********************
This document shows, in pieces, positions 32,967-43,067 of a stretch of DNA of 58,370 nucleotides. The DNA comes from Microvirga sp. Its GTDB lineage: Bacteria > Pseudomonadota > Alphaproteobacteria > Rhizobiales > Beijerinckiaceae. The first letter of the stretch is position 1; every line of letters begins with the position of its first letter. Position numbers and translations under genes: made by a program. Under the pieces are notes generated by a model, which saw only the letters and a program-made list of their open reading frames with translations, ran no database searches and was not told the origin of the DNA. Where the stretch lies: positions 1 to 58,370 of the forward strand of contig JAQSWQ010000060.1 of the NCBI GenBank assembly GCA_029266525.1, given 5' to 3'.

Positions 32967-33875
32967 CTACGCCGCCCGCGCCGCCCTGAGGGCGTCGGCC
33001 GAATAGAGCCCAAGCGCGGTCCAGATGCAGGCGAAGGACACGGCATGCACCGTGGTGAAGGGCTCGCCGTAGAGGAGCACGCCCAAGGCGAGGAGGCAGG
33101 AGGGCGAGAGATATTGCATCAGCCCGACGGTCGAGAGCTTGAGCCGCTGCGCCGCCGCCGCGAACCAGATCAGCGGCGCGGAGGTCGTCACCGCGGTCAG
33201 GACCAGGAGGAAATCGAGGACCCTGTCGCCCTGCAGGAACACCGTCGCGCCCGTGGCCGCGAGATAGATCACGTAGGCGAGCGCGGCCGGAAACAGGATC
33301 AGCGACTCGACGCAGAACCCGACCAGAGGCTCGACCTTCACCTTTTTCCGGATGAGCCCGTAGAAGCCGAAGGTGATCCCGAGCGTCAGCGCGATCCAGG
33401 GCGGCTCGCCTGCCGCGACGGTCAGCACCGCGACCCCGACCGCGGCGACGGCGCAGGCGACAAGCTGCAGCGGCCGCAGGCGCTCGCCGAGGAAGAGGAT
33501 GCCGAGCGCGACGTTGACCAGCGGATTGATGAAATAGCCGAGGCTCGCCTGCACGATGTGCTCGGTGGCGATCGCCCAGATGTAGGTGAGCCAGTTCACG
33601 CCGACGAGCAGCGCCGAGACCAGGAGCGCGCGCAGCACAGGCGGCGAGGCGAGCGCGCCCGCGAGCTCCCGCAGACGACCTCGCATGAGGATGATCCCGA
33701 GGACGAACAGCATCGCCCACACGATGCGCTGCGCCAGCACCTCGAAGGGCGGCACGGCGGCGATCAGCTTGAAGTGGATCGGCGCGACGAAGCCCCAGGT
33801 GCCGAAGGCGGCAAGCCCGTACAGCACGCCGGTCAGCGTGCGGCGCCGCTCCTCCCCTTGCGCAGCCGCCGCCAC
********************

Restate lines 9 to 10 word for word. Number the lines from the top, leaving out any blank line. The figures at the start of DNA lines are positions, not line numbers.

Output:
33501 GCCGAGCGCGACGTTGACCAGCGGATTGATGAAATAGCCGAGGCTCGCCTGCACGATGTGCTCGGTGGCGATCGCCCAGATGTAGGTGAGCCAGTTCACG
33601 CCGACGAGCAGCGCCGAGACCAGGAGCGCGCGCAGCACAGGCGGCGAGGCGAGCGCGCCCGCGAGCTCCCGCAGACGACCTCGCATGAGGATGATCCCGA